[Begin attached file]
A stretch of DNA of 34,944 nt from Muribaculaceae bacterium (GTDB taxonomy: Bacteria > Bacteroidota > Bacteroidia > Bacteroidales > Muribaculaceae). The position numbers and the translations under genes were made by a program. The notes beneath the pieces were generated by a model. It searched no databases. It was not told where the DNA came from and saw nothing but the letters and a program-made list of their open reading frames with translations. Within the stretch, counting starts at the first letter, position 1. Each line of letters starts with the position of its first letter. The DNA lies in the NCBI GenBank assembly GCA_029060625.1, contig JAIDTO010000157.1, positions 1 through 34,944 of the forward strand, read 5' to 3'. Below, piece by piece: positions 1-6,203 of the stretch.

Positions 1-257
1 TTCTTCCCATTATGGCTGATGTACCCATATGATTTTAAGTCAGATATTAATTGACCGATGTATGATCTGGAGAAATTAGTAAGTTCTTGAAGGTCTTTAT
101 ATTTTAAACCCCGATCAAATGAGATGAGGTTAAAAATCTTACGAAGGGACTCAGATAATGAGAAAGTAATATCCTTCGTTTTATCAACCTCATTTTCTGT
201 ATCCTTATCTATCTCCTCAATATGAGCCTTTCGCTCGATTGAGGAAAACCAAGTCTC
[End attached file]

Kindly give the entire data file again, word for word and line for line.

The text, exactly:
A stretch of DNA of 34,944 nt from Muribaculaceae bacterium (GTDB taxonomy: Bacteria > Bacteroidota > Bacteroidia > Bacteroidales > Muribaculaceae). The position numbers and the translations under genes were made by a program. The notes beneath the pieces were generated by a model. It searched no databases. It was not told where the DNA came from and saw nothing but the letters and a program-made list of their open reading frames with translations. Within the stretch, counting starts at the first letter, position 1. Each line of letters starts with the position of its first letter. The DNA lies in the NCBI GenBank assembly GCA_029060625.1, contig JAIDTO010000157.1, positions 1 through 34,944 of the forward strand, read 5' to 3'. Below, piece by piece: positions 1-6,203 of the stretch.

Positions 1-257
1 TTCTTCCCATTATGGCTGATGTACCCATATGATTTTAAGTCAGATATTAATTGACCGATGTATGATCTGGAGAAATTAGTAAGTTCTTGAAGGTCTTTAT
101 ATTTTAAACCCCGATCAAATGAGATGAGGTTAAAAATCTTACGAAGGGACTCAGATAATGAGAAAGTAATATCCTTCGTTTTATCAACCTCATTTTCTGT
201 ATCCTTATCTATCTCCTCAATATGAGCCTTTCGCTCGATTGAGGAAAACCAAGTCTC